‘You can call me Bidden:’ Biden laughs off flubbed names, gives heartfelt tribute to the Kennedys during speech on cancer

Biden's impassioned speech about bettering the lives of people affected by cancer was punctuated by some notable flubs and a long, heartfelt tribute.

President Joe Biden delivers remarks at the John F. Kennedy Library and Museum in Boston on Monday. Biden is speaking about his Cancer Moonshot initiative and his goal of cutting cancer deaths and improving the lives of people affected by cancer on the 60th anniversary of former President John F. Kennedy's "Moonshot" speech. (Photo by Mandel NGAN / AFP) (Photo by MANDEL NGAN/AFP via Getty Images)

President Joe Biden has a habit of flubbing lines on the campaign trail, and during his “Cancer Moonshot” speech on Monday in Boston, he had some memorable moments.

During his speech at the John F. Kennedy Presidential Library and Museum, Biden spoke about what his administration is doing to reach goals he set in February to cut U.S. cancer fatalities by 50% over the next 25 years and dramatically improve the lives of cancer patients and their caregivers.

Biden referenced Boston’s best and brightest during the speech, including former Boston mayor and current Secretary of Labor Marty Walsh, whose name was lovingly pronounced “Mah-ty.”


But, in an unfortunate flub, the president messed up the name of the newly appointed head of the National Cancer Institute, Brigham and Women’s Hospital surgical oncologist Monica Bertagnolli.

When it came time to recognize Bertagnolli, Biden misspoke and called the oncologist “Monica Bertalia.”

Biden quickly recovered, apologizing and pronouncing her name correctly. He then played it off with a joke, saying “Monica, you can call me Bidden.”

Bertagnolli’s name wasn’t the only one Biden got wrong during the speech. Earlier, Biden called Massachusetts 4th Congressional District Rep. Jake Auchincloss “Jack” before correcting himself.

Sadly for Auchincloss, this isn’t the first time Biden has flubbed his name, though this time it was far less egregious a mistake.

In July, Biden stumbled through Auchincloss’s name, referencing him as Rep. “Auchincloss-sauce” before misgendering him by asking, “Where is she?”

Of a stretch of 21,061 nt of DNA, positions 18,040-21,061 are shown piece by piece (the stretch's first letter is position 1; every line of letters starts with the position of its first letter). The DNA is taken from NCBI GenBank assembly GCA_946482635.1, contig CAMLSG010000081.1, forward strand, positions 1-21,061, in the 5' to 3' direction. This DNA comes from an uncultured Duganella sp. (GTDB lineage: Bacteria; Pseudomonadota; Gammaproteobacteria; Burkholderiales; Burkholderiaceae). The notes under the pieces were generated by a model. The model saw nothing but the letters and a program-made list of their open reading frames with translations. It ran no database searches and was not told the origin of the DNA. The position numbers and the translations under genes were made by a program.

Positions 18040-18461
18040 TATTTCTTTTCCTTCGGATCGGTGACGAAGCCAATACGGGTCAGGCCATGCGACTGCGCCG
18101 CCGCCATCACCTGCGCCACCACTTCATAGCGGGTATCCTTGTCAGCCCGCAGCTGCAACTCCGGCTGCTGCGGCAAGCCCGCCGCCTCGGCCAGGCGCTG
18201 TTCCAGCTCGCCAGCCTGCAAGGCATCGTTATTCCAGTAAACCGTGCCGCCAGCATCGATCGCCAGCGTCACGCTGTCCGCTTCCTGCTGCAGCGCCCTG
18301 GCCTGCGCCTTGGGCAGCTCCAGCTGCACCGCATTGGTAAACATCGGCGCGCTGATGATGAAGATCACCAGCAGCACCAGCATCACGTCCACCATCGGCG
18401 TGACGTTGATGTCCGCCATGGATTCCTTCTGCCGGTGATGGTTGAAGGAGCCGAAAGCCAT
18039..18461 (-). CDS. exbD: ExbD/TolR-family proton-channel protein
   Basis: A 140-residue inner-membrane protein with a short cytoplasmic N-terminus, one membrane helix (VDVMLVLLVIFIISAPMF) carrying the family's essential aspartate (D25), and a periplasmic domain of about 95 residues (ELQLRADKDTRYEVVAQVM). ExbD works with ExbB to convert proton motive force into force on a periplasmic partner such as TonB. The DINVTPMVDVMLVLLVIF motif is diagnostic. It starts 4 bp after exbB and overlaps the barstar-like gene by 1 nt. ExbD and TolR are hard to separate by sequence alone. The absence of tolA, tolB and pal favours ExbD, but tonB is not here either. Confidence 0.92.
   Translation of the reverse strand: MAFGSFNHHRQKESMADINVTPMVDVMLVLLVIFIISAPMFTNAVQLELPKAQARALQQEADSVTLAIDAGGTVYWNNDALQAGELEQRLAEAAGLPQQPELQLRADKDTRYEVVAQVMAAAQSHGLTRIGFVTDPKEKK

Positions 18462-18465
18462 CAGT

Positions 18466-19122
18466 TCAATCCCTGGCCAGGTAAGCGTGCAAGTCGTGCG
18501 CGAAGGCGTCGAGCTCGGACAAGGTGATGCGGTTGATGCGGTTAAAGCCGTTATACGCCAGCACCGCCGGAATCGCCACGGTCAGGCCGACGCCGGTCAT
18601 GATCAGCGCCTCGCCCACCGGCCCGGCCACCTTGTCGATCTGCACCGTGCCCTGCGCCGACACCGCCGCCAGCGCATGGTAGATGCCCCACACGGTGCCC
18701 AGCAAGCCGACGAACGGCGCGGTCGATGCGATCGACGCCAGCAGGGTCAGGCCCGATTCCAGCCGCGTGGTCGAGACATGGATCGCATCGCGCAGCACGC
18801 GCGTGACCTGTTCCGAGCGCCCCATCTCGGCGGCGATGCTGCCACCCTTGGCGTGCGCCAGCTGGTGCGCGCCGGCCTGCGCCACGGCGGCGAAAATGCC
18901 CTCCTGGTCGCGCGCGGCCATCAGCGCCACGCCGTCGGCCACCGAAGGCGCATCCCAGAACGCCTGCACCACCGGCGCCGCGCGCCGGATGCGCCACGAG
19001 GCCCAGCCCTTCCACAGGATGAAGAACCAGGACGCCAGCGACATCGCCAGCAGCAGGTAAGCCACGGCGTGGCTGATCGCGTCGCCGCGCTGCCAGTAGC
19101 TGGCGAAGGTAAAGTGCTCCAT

But perhaps Biden’s most notable nod to Boston during the speech was the heartfelt tribute he gave to the Kennedy family.

Biden addressed Caroline Kennedy, the daughter of President Kennedy and the current U.S. Ambassador to Australia, when he spoke about former Massachusetts Sen. Ted Kennedy’s battle with brain cancer, as well as his son Beau Biden’s struggle against the same disease.


“Caroline, I couldn’t be here and not talk about your uncle Teddy. He was one of my dearest friends,” Biden said.

“One of the things that brings us close is family and the dread of cancer, that he and my Beau fought to the end and died months apart.”

Biden served with Ted Kennedy in the U.S. Senate for over 30 years. Kennedy died of a brain tumor in 2009, and Beau Biden died of the same in 2015.

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Biden went on to describe a letter Ted Kennedy’s wife wrote him after Beau died, in which she included a quote from Ted Kennedy’s father, Joe P. Kennedy Sr.

“Caroline, your grandfather wrote, and I quote: ‘When one of your loved ones goes out of your life, you think of what he might have done with a few more years, and you wonder what you’re going to do with the rest of yours,'” Biden said.

“‘Then, one day, because there is a world to be lived in, you find you are part of it, trying to accomplish something. Something he did not have time enough to do. And perhaps that is the reason for it all. I hope so.”

Biden continued on to say that this is what he and so many others are trying to do with his Cancer Moonshot initiative. They are “trying to live a life worthy of the loved ones they’ve lost and the loved ones they can still save,” he said.


Biden ended with a quote from President Kennedy, whose speech about putting a man on the moon was the inspiration for the Cancer Moonshot initiative.

“President Kennedy said on this day 60 years ago: ‘We set sail on this new sea because there is new, life-saving knowledge to be gained that must be used for progress of all people.'”


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